Flow States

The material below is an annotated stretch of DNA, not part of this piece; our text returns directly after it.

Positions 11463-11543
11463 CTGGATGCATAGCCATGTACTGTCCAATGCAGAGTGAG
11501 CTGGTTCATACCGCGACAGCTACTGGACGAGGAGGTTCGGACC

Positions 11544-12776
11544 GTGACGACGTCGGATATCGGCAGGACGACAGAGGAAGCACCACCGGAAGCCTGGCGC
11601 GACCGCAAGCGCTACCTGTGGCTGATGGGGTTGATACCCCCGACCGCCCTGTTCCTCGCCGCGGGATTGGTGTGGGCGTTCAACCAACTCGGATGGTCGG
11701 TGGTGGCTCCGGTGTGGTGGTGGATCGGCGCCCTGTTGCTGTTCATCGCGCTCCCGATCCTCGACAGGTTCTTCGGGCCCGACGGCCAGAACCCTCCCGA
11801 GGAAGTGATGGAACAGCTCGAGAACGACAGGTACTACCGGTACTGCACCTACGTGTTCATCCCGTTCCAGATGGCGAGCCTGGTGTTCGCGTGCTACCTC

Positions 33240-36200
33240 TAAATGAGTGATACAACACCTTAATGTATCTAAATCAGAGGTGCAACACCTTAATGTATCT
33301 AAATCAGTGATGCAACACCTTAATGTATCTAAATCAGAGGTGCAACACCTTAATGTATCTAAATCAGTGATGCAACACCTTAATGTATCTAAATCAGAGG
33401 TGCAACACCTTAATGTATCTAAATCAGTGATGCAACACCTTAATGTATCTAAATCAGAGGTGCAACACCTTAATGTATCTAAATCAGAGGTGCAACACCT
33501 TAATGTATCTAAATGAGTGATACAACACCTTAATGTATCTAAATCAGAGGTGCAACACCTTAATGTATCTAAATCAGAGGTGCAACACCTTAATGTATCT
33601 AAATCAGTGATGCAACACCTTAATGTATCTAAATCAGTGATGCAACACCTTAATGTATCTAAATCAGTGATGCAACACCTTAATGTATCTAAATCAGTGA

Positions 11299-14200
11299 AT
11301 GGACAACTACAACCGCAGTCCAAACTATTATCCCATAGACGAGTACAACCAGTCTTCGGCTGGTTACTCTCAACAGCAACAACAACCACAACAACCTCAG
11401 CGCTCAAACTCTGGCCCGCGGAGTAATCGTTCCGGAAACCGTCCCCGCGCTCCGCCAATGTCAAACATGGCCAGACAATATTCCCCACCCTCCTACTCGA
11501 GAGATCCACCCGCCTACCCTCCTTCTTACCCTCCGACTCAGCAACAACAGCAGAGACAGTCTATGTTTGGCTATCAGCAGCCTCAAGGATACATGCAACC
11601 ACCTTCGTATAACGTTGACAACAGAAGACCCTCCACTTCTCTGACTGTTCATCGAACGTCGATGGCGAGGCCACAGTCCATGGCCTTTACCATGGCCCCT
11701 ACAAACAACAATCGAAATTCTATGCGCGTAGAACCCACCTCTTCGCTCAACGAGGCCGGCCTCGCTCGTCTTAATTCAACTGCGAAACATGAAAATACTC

Hello Everyone, I'm sorry I haven't written in a while.  I am finishing my first semester of my senior year at UW-Madison, and it has been a very intense semester. I have been preparing for the MONC Upper Midwest Regional Auditions. The process thus far has been so fulfilling. I have been diving into the repertoire to push myself as far as I can go.  I am so lucky to have Julia Faulkner guiding me through the way. She has recently moved from UW-Madison to the Lyric Opera of Chicago, where she is now the official voice teacher of the Ryan Opera Center. Her apartment, where she teaches, is also so beautiful. It's an inspiring place to sing in. I have been reading, thinking, and attempting to apply flow states lately in performance. Here is a definition of "flow state" from Wikipedia: Flow is the mental state of operation in which a person performing an activity is fully immersed in a feeling of energized focus, full involvement, and enjoyment in the process of the activity. In essence, flow is characterized by complete absorption in what one does. Proposed by Mihály Csíkszentmihályi, this positive psychology concept has been widely referenced across a variety of fields. According to Csikszentmihalyi, flow is completely focused motivation. It is a single-minded immersion and represents perhaps the ultimate experience in harnessing the emotionsin the service of performing and learning. In flow, the emotions are not just contained and channeled, but positive, energized, and aligned with the task at hand.  The hallmark of flow is a feeling of spontaneous joy, even rapture, while performing a task[2] although flow is also described (below) as a deep focus on nothing but the activity – not even oneself or one's emotions. How do you know if you are in a flow state? 1.Intense and focused concentration on the present moment 2.Merging of action and awareness 3.A loss of reflective self-consciousness 4.A sense of personal control or agency over the situation or activity 5.A distortion of temporal experience, one's subjective experience of time is altered 6.Experience of the activity as intrinsically rewarding, also referred to as autotelic experience An example of a flow state could be a professional skier going down a mountain.  Although, flow states do not require some Olympian type of act; flow states can be achieved in simple tasks such as driving. In fact, driving is the most common place where people experience flow states in what one would consider "daily" life. When musicians are lucky enough (or skillful enough) to have it happen when they perform, it can really work wonders.  It has happened to me a few times, and it is this amazing full immersion in the moment. It feels like I'm in a bubble of awareness in the present, and that at the edge of that sphere there is information being processed.  And, for me, that is coupled with an open and vulnerable heart. The information is observations for me, those observations that can quickly turn into the little voice inside your head bringing you down. But, if you can reign in that voice and use it as a tool to observe it can become a strength. I think that flow states are one of the most amazing states of consciousness out there. Sometimes milling over concepts like this can help musicians grow more than hours and hours of practicing. An equation I found recently is this: A=P-I where A=Performance in the present P=Potential I=Interference Interference can be a number of things: low body awareness, tiredness, mental blocks, etc.  I would characterize the most powerful "I"'s to be mental blocks. This is that ever discussed little voice inside your head. I find the equation inspiring though. It has freed me of the idea that whatever performance I do is everything. Yes, in the professional world you are "only as good as your last performance", so doing a performance with too much interference can cost professional singers.  But, the part of the equation that I took a lot from was "P", because "P" is real, and if one is able to figure out how to tap into "P", it is nearly unlimited.  I think that "I" can be characterized by whatever performances one has labelled as "bad" or as "failures".  A comfort that I think is wrought from truth versus sugar coating, is  that "bad" performances were simply muddled by too much "I". Thus, a bad performance is something that can actively and conceptually be changed. Too often I see musicians defining themselves off of their last performance, and deciding that because "x" happened they are now a certain type of musician that can't achieve their dreams. I could talk about my musings regarding the psychology of performance for a while, but I think I will leave you (and myself) with that for now. I would like to give a quick thank-you to the people who have supported me through this semester (you know who you are). Go with the "flow", 00000